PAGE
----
But How Bad Does it Feel?
Intensity vs. sensation
I came across the chart below for the first time last year in a data visualization course. Published by psychophysicist Stanley Stevens in the 40’s, it shows the relationship between a stimulus and our perception of it for a variety of stimuli: taste, brightness, volume etc.
The chart tells us that if one line is three times longer than another, we can pretty accurately estimate the difference. But if the area of one circle is three times larger than that of another square, we might underestimate the difference because it seems less pronounced. And unsurprisingly, an electric shock that’s a little bit worse than a previous shock feels way, way worse.
Awareness of these rules helps keep data visualization designers honest. If the designer just wants to show that one quantity is much bigger than the other, showing two circles with corresponding areas is a reasonable solution. But if it’s important for users to be able to determine the precise ratio between data points the best option might be your trusty bar chart, which uses length as a visual channel. Using another channel (like area, angle or color) could make a disparity between data points seem milder or more severe than it really is.
I like the idea of thinking seriously and quantitatively about bad things feel vs. how bad they really are. For instance, having to pay your taxes in bulk hurts much worse than having taxes withheld from your paycheck even though the end result is the same. Oddly enough, getting a check from the IRS fills me with the childlike glee of finding $5 on the sidewalk even though the money was mine to begin with.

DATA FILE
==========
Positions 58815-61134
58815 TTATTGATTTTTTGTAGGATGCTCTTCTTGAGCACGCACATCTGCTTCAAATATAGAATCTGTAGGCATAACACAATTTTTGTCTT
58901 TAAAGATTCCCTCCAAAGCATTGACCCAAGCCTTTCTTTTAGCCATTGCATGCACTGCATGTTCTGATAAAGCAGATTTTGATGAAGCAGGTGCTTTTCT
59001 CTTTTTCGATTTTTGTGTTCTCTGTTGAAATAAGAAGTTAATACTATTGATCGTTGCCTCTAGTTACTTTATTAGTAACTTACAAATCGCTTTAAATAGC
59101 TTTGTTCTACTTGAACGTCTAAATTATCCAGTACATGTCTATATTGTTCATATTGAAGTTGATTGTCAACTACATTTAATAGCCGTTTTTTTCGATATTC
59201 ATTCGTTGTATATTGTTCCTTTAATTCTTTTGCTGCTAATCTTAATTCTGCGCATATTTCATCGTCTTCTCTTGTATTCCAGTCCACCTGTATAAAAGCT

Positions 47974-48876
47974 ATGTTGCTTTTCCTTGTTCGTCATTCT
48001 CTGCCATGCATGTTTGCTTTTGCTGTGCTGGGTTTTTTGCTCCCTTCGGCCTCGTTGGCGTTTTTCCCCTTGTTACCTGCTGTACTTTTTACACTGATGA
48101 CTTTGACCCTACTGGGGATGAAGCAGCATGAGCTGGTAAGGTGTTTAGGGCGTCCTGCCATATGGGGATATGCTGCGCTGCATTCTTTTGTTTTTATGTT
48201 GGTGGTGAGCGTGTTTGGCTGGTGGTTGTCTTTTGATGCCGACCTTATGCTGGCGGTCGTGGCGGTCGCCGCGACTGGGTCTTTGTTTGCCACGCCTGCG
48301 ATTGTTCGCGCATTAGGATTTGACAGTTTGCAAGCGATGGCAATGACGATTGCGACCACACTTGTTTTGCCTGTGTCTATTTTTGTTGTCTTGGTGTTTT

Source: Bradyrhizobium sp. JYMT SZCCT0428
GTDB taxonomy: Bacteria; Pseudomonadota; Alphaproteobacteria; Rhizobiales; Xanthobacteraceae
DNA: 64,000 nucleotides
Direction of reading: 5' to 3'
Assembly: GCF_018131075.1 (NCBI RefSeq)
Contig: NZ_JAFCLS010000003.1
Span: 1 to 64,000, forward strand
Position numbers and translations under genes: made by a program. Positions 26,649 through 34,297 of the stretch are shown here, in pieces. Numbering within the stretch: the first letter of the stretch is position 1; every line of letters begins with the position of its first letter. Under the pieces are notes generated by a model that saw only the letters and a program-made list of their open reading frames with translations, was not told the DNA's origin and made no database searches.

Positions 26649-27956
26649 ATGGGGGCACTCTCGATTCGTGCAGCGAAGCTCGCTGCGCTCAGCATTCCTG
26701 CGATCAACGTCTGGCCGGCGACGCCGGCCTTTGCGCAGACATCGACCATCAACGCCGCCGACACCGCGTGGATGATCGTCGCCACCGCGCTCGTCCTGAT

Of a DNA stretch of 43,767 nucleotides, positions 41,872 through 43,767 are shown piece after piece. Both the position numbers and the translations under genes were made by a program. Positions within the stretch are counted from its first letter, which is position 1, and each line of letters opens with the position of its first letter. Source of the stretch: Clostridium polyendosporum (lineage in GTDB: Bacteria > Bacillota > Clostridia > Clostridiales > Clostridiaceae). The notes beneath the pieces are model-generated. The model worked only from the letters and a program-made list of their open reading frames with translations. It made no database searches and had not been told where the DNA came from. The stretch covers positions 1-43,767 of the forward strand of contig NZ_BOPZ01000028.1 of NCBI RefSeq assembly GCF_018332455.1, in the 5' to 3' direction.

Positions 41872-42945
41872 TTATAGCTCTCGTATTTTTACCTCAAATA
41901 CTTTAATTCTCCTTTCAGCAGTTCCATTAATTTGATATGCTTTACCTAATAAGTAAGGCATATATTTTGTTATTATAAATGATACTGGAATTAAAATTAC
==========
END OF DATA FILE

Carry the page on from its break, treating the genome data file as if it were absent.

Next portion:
In an ideal world there would be a chart like Stevens’ to guide policymakers on various proposals, showing how much a proposal would cost against how costly it would feel to constituents. The green fuel tax that took the Yellow Vests to the streets clearly felt really, really bad in combination with the high cost of living in France and Macron’s business friendly tax and labor reforms. Applying some kind of economic penalty to emitting carbon still seems like one of the best and most realistic solutions to climate change for capitalist nations. But how might that be accomplished in a way that feels the least bad for the fewest people?
I don’t have the answers, but I think it’s a useful way to frame the question.